The leadership programme is personally delivered by Mr Gore himself, supported by world-renowned climate scientists, environmentalists, and people with a passion in these areas whether in government, the private sector or civil society. Since 2006, there have been 25 such conferences around the world which has produced over 6000 climate reality leaders who are making an impact in their communities with acts of leadership and getting the message out there, either through the media, engaging and networking with politicians and business stakeholders, activism, awareness creation, giving presentations, or whatever needs to be done to get the message across and dispel climate denialism.
The last event was held in Melbourne Australia on June 25-27 and it was a privilege to be there. The next one is in Brazil in November 2014. For me, it was a career-defining experience. We learned how to respond to climate change denialists, engage the media and politicians. The training also gave Mr Gore and the environmental advocacy leadership of Australia the opportunity to engage with Senator Clive Palmer of the Palmer Party on the need to save the carbon tax in Australia, which the Prime Minister Tony Abbott was determined to repeal. An agreement was reached, but just days after that, the bill, which was initially rejected in the Australian Senate, was finally passed. As you know, Mr Palmer’s party holds the balance of power. It was a sad day for green campaigners, but the work continues. It took years of work to pass these laws and it has reversed Australia’s progress in the quest for cleaner environment.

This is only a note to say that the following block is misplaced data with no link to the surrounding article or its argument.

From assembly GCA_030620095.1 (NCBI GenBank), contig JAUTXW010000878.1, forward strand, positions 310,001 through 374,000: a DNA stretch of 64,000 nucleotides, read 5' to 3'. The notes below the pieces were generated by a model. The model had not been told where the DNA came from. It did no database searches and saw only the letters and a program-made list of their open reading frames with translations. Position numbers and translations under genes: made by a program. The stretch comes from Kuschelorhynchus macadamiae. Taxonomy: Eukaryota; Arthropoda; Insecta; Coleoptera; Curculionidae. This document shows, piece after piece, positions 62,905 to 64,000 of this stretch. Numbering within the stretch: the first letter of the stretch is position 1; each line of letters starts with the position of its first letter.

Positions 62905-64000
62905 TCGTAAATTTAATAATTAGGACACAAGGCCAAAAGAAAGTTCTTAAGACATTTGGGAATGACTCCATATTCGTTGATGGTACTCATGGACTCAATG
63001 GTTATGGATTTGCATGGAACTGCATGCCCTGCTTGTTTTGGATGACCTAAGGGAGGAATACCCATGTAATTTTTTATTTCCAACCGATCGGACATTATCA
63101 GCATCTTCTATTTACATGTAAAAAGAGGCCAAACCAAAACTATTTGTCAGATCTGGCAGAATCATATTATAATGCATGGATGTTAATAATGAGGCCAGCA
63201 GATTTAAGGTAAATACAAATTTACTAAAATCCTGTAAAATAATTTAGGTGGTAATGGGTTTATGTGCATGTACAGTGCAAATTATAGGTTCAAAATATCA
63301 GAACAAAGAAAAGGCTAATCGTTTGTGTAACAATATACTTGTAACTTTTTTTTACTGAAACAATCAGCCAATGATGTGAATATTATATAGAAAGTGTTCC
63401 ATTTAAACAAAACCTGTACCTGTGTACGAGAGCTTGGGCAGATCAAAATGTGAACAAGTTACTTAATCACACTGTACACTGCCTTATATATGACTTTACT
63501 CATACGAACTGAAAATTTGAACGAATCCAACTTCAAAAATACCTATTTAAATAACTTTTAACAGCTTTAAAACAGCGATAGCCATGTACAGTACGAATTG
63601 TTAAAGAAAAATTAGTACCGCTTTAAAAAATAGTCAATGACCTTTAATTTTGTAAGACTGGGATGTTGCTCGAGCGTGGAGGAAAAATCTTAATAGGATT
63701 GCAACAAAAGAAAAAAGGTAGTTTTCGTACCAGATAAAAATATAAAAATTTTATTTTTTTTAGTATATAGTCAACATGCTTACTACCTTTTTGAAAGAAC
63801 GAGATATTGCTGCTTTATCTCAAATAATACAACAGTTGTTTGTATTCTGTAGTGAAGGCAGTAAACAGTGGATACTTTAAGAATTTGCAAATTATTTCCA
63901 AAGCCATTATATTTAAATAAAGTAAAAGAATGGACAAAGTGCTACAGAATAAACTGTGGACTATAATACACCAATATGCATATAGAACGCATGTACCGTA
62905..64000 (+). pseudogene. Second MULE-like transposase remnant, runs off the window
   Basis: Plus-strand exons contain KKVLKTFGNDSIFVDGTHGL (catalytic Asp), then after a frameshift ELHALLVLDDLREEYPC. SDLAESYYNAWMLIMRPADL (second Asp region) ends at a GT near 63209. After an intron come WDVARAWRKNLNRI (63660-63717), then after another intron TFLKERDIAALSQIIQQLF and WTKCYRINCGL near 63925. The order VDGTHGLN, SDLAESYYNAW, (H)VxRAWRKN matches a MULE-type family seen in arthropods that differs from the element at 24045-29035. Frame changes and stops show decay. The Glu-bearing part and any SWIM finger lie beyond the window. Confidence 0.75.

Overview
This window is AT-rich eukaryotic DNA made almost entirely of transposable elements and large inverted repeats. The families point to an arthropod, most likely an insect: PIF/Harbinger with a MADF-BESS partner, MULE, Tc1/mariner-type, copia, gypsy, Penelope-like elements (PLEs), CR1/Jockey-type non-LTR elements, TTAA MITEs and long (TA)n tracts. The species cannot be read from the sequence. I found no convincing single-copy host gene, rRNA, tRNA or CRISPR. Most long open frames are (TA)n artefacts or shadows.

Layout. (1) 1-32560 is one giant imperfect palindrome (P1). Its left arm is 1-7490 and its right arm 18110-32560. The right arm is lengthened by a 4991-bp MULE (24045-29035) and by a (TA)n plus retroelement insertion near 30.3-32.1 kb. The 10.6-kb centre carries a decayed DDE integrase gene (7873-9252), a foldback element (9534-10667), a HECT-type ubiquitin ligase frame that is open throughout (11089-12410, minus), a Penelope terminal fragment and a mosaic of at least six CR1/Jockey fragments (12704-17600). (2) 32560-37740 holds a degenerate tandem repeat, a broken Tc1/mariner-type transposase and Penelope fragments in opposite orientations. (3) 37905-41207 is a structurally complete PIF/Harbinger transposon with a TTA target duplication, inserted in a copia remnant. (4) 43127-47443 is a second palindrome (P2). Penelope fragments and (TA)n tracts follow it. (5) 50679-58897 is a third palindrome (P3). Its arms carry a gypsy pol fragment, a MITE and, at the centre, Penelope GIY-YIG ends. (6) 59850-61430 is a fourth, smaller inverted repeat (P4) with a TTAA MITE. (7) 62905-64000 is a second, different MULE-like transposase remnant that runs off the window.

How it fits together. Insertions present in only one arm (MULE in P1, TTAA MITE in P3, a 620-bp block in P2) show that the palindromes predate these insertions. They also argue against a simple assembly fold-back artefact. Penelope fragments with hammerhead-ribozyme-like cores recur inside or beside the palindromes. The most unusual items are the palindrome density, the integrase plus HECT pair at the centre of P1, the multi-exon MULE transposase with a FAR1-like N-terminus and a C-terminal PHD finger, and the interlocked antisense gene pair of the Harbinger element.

I must add that one inaccuracy that has been dispelled is the advantage of renewables and this was also emphasised at the training programme as well as the need to decouple environment and politics and the economy. Fewer emissions does not necessarily mean fewer jobs.
What new lessons have you learnt from the conference that you can feed into your work in Abuja, and Nigeria more widely?
Mainly, I have learned better ways of communicating and engaging with all types of stakeholders on these issues. I am inspired by the need to do more, given the possible global disaster that awaits mankind if we continue to do little or nothing for the planet, and by the great stories of people who are winning the fight for our environment. More importantly, it was an opportunity for me, as an insider now, to make a case for more climate reality training programmes for Africa, specifically one for Nigeria, a nation ready to take on advocacy but needing to know how it is done. Only one of the 25 conferences held so far has taken place in Africa, and that was in March this year in Johannesburg. We need more of these capacity-building events in Africa, a continent with the lowest emissions, yet most vulnerable to its consequences. I have already started making plans for leading and organising climate reality leaders in Nigeria to take the message further.
Delphine Pedeboy is an LSE alumna. She tweets @DelphinePedeboy.